Tbe island is rocky and produces but about one fourth of its consumption. Alderneys and Durhams do not figure here much, but as a substitute, they bave a species of goat which are well cared for, watched over by a herdsman in numbers from one to twenty, aa they browse among the rocks, driven up regularly like our cows and milked; and al though only about the size of our native sheep, many yield from four to five quarts per day, which is daily on our table, and thus supplies to tbe island this important and healthful food and beverage.— Ttrasc

of man every on soil and in every clime. Here too in this far off island, Connecticut shows herself in ber clucks, and in many a shop window here is Jerome, Brewster and Brown ticking away time as steadily as in their native land, either of which uf "thete beautiful lime pieces," as the shop keepers told me, I could have for two pounds sterling. As their facet aro more home-like than any I meet, I do not fail daily to look upon them.

This is the coldest season of the year here, and yet we have daily on our table green peas from tbe viues in open air. Tbe soldiers from France and England on their way to the Crimea all stop here, and I am told they have been going forward at the rate of about one thousand per day. I learn the allied forces before Sebastopol are now about 150,000, and the Russians about the same number. The officers of the English army wounded and disabled in the war are here in considerable numbers, and several have told me they do not look for an immediate engagement, but that Sebastopol is sure to be taken in due time and held by tbe allied powers at their will.

The last of tbe race of the Knights of Malta, who about three hundred years ago took possession of tbis islaud, died the past fall. They have, however, in their glory \ong.long ago departed, but their marks are left. The Cathedral (Roman Catholic) built by them is of great interest, rich in statuary, ancient goblin tapestry, but above all in Mosaic work, marble inlaid with gold, which covers the entire floor of the immense building, aud is of great beauty, and I might say gorgeous magnificence. Under this bave the Knights been buried, and 'thus it serves as their sepulchral monument. Their ancient armor is also preserved in great variety, and is shown you in a large ball in the Governor's Palace, and in my judgment much exceeds in curiosity that in the celebrated Tower of London, which you have seen.

My course is still onward to the Nile, but I shall rejoice when my face is homeward turned, and 1 shall return to my native shores with feelings of no lessened pride that I am an American, nor with diminished gratification, that my borne (humble as it is) is in that portion of our country called the "land of steady habits."

With a merry Christmas and happy New Year to all my friends, 1 am yours.

Slate

Being in Meriden a few days since, with i gentlemen from different parts of tbe State, with a few leisure hours upon our hands, we visited tbe State Reform School. So delighted was our company with this Institution—its discipline—with all that they saw and heard—so admirably adapted did they regard it, to promote the reformation of juvenile delinquents—to transform into industrious, intelligent and virtuous citizens, those who by the old system of treating youthful offenders, would necessarily fall into the rauks of daring and hardened criminals—that at their suggestion J promised to furnish your readers with a brief sketch of its objects and history, hoping thereby to interest them somewhat in its favor.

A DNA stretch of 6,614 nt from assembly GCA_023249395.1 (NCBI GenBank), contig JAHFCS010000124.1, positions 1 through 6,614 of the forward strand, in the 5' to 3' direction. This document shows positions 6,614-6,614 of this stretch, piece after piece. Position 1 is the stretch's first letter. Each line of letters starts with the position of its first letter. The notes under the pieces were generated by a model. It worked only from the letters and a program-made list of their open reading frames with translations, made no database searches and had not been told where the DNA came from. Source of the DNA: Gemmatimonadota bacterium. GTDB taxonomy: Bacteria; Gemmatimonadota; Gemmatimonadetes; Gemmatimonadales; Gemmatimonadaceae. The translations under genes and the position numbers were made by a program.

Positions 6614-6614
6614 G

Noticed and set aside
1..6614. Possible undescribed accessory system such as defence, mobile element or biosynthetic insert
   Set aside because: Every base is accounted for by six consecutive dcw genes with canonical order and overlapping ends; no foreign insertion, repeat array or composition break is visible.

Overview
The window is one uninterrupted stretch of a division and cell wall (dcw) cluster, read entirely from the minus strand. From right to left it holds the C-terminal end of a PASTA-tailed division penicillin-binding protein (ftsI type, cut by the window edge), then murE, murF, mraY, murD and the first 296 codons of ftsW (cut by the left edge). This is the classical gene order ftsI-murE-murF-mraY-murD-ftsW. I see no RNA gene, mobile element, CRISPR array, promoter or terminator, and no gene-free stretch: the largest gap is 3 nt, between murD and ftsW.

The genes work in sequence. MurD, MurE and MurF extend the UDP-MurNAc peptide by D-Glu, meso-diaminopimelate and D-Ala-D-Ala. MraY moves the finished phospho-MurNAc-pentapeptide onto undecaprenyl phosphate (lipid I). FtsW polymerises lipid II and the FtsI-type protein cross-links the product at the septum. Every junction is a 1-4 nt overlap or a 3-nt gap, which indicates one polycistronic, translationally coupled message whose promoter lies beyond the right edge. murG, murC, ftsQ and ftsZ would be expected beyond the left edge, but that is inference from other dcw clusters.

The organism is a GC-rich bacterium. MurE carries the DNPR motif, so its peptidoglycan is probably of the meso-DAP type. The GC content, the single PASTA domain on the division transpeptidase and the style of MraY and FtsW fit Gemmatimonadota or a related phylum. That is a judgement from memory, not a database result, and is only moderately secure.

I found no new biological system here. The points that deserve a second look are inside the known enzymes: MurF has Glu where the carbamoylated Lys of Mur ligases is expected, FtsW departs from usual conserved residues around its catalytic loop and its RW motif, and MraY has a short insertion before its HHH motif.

This institution is a substitute for jails and prisons for iads under 16 years of age, in the State, guilty of offences punishable by imprisonment. Its object is not to punish, but to improve, i save. Most of tfc

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of vicious conditions and associations. This school surrounds these unfortunates with entirely new circumstances and opposite relations. Gathered from the cold, starving and frowning world in which they had vegetated, into spacious and comfortable apartments, with neat and warm clothing, clean and soft beds, wholesome and nutritious food and their ears greeted with kind and encouraging words from teachers and superiors; everything instead of appearing like a prison, to them, wears the charms of a new and enchanted world. New ideas break in upon the dark waste, of their understanding.— Plastic as wax, they are easily formed to any mould. They are encouraged, by obedience, study and industry, to hope that a bright future is before them. The sun of hope, with its brilliant rays, illumines their heart of hearts and they no longer despair— they no longer consider the world their enemy or themselves blanks, in the great battle of life.

In 1851 the Legislature of this State, believing that it/was more wise, humane and economical to educate and reform unfortunate youth, than to run down, capture and punish adult criminals, projected this institution and appropriated ten thousand dollars, to be paid over to its Trustees when (he same amount, raised by voluntary contribution, should be placed at its disposal. The sum was generously contributed, and iu 1852 thirty-one and a quarter acres of land were purchased for a building site, at' Meriden. The buildings, which are of brick, are located upon an eminence, having a sightly and commanding prospect, affording pure air and free drainage, and are about one hundred rods west from the Meriden depot. •